There were much higher rates of persistent post-traumatic stress disorder, she says, after Hurricane Katrina, which so heavily affected poor Black people and left so many feeling betrayed by local and national leaders.
There is a chance that feelings of betrayal will surface during this crisis, too — especially if health care workers and grocery store workers on the front lines feel like they aren’t being properly protected from the virus. Some of the anger may be directed at President Trump, who has come under sharp criticism for his handling of the pandemic.
But in the short term at least, much of the emotional response will turn on how local authorities handle the outbreak, Koenen says, “and that’s, in some ways, good news, because we all have more influence on that.”
Just after 9/11, in her role as a psychiatrist, Koenen took family members of the missing down to Ground Zero, where an engineer and firefighter would explain just how hot it was below the rubble — and family members could come to some acceptance that their loved ones were gone.
They “had a place . . . to say goodbye,” she says. “There was that process of giving people a sense of — I mean, I hate the word 'closure,’ in a way — but closure.”
That sort of tactile experience won’t be possible for some time, now. But we’ll have to find alternatives, Koenen says, if we’re going to move ahead.
And if we can, we may be better positioned to move ahead than we can imagine.
JACK MITCHELL IS the president of the Mitchell-Wiedefeld Funeral Home just outside Baltimore. His family has been in the business for six generations now. They’ve buried politicians and writers and business leaders. And years ago, their funeral home was one of the first in the country to move from horse-drawn to motorized hearses.
Mitchell, who serves on the board of the National Funeral Directors Association, says it’s a difficult time for families to mourn. Wakes have been canceled, services delayed.
Recently, Mitchell spoke to a man who had lost his wife to Alzheimer’s disease and wanted to leave her ashes at the funeral home for a while. He was going home to an empty house; his two sons were out of state and would have to keep their distance for the foreseeable future. He wasn’t sure if he could bear to look at the remains, alone, every day.
“As he left, it was just this feeling that everything is on hold,” Mitchell says. “It’s difficult.”
But he’s confident that, when life returns to normal, people will turn up for all the delayed services. They will make a point of comforting the afflicted.
And as someone who confronts mortality every day, he’s able to put the federal government’s projected death toll in perspective. One hundred thousand to 240,000 is a lot of deaths, he says. But some 3 million Americans were expected to die this year before the coronavirus arrived.
Andrew Noymer, a demographer and epidemiologist at the University of California, Irvine who has spent a lot of time examining death certificates, offers a similar circumspection.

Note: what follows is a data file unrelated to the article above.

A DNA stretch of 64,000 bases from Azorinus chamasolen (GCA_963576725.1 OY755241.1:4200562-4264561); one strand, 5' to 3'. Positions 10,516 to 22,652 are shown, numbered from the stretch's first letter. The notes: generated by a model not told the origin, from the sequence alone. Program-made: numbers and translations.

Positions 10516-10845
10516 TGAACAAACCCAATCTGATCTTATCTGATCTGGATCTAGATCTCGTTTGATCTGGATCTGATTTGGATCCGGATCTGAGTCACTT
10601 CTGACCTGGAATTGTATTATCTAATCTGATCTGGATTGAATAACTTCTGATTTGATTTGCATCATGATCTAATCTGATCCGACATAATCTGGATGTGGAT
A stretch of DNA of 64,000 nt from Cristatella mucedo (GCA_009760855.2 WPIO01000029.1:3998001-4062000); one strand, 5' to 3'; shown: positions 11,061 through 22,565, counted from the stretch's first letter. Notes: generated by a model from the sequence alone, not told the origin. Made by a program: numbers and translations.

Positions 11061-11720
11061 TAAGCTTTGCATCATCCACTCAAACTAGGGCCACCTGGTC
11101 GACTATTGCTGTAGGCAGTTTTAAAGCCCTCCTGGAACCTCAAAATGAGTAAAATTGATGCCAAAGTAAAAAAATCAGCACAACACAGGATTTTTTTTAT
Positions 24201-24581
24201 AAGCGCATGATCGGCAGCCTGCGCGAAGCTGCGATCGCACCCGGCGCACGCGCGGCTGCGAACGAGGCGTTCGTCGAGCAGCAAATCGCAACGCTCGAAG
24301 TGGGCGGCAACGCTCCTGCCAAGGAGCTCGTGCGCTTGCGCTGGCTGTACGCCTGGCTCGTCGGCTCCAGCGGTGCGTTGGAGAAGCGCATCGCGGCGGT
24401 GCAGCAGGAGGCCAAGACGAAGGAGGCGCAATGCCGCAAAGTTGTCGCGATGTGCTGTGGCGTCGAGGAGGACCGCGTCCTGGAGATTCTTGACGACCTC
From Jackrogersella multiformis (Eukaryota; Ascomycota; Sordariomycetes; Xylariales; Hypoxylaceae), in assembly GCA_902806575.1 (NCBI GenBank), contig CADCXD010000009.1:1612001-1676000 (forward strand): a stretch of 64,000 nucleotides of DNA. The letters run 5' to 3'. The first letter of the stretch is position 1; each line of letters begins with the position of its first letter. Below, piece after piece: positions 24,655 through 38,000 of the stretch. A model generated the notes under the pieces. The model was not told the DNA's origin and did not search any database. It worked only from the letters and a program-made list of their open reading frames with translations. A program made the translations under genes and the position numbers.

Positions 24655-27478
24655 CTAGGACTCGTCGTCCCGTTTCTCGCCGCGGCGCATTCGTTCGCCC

We are in the midst of a serious public health crisis, he says. And we are sure to see some disturbing photographs of overrun hospitals in the coming days. “But there’s not going to be bodies piled up in the streets like some Medieval re-enactment or dystopian sci-fi,” he says.
And it’s remarkable, Noymer says, how quickly we can leave catastrophic events behind.
The late historian Alfred Crosby wrote a book on the Spanish Flu of 1918, which killed some 670,000 Americans, that was originally titled, “Epidemic and Peace, 1918” — “epidemic” referencing the flu and “peace” the end of World War I.
“But when it was reprinted in 1989,” Noymer says, “the book was called ‘America’s Forgotten Pandemic.’ And that’s really a better title, because the 1918 flu — which was, so far, much worse than anything we’re going to get — was kind of wiped off the memory banks. It really didn’t persist in the collective consciousness of the United States.
“Americans,” he says, “sort of moved on.”
And perhaps we will again.
FOR NOW, THOUGH, we’re a nation on the brink. We’re entering the “hard days” that President Trump warned about.
And even if the numbers are not quite as daunting as they seem — even if the projected dead are a tiny sliver of 1 percent of the population — the threat still weighs heavily.
Fischhoff, the Carnegie Mellon psychologist, says the pandemic has some of the properties of terrorism. The individual risk of death may be quite low for many. But the worry is ever-present.
“You’re worried for yourself, and you’re worried for everybody else you know, and even people that you don’t know,” he says. “And you know there’s only a limited number of things you can do to reduce that risk.”
Shelter in place. Wash your hands. And wait for the terror to subside.
Clarification: An earlier version of this story said 90,000 American service members died in the Vietnam War, but the figure includes non-theater deaths from that era.